@cardinal has telegraphed an answer in comments. Let's flesh it out. His point is that although general linear models (such as implemented by
lm and, in this case,
glmRob) appear intended to evaluate relationships among variables, they can be powerful tools for studying a single variable, too. The trick relies on the fact that regressing data against a constant is just another way of estimating its average value ("location").
As an example, generate some Poisson-distributed data:
x <- rpois(10, lambda=2)
In this case,
R will produce the vector $(1,5,2,3,2,2,1,1,3,1)$ of values for
x from a Poisson distribution of mean $2$. Estimate its location with
glmrob(x ~ 1, family=poisson())
The response tells us the intercept is estimated at $0.7268$. Of course, anyone using a statistical method needs to know how it works: when you use generalized linear models with the Poisson family, the standard "link" function is the logarithm. This means the intercept is the logarithm of the estimated location. So we compute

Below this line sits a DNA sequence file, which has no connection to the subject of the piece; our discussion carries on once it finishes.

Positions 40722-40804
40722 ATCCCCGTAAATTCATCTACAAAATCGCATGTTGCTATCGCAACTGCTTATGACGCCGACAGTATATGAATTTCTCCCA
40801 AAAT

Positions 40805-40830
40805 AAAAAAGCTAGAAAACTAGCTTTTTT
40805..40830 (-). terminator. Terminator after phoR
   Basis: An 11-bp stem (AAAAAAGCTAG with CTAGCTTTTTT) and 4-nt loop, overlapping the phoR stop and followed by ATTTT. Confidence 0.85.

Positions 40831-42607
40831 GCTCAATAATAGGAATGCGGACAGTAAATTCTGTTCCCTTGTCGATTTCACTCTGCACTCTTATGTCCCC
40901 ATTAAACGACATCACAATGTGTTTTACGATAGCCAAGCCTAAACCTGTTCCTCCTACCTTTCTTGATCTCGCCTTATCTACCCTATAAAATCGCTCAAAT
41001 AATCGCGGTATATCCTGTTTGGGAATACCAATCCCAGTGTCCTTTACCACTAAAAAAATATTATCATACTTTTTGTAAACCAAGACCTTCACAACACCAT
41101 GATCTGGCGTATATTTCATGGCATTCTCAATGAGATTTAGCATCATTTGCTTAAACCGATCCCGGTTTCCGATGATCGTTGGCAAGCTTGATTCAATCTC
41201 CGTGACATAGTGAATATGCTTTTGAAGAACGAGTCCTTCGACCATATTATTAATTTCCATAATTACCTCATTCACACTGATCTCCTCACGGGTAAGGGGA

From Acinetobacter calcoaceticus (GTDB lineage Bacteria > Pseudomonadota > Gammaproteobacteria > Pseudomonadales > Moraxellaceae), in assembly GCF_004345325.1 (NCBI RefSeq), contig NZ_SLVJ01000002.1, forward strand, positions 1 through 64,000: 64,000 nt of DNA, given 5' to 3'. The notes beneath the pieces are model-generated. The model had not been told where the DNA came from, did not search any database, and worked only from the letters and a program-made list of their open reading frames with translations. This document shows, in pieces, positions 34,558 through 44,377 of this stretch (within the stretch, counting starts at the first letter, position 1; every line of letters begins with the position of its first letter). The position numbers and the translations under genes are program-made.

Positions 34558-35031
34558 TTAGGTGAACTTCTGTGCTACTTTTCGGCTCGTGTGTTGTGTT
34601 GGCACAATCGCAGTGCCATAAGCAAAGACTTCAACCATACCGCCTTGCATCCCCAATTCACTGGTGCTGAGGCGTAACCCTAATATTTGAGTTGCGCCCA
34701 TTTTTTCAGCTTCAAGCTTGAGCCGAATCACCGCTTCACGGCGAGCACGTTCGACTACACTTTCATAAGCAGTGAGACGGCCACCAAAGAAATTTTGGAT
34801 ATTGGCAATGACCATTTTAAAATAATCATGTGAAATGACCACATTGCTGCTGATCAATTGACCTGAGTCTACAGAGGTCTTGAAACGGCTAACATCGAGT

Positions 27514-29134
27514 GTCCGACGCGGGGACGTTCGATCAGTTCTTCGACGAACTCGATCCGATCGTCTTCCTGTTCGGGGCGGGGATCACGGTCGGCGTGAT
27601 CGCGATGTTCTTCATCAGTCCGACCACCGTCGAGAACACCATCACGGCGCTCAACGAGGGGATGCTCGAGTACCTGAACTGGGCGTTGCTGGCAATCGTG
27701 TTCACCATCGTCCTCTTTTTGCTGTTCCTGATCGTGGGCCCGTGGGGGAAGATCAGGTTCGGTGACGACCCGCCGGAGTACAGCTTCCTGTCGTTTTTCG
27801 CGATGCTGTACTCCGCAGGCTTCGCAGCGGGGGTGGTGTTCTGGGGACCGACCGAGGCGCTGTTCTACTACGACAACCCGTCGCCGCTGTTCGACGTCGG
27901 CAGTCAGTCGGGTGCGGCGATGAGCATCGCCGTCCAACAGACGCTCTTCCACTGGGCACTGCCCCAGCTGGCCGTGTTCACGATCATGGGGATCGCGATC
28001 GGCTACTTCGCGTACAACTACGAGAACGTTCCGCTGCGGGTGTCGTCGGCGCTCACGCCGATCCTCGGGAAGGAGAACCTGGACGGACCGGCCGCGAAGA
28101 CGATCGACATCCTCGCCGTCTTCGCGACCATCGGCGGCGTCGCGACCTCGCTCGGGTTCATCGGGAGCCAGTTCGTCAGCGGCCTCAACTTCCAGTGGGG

The result, $2.0685$, is comfortably close to $2$: the procedure seems to work. To see what it is doing, plot the data:
plot(x, ylim=c(0, max(x)))
abline(exp(0.7268), 0, col="red")
The fitted line is purely horizontal and therefore estimates the middle of the vertical values: our data. That's all that's going on.
To check robustness, let's create a bad outlier by tacking a few zeros onto the first value of
x <- 100
This time, for greater flexibility in post-processing, we will save the output of
m <- glmrob(x ~ 1, family=poisson())
To obtain the estimated average we can request
The value this time equals $2.496$: a little off, but not too far off, given that the average value of
x (obtained as
mean(x)) is $12$. That is the sense in which this procedure is "robust." More information can be obtained via
Its output shows us, among other things, that the weight associated with the outlying value of $100$ in
x is just $0.02179$, almost $0$, pinpointing the suspected outlier.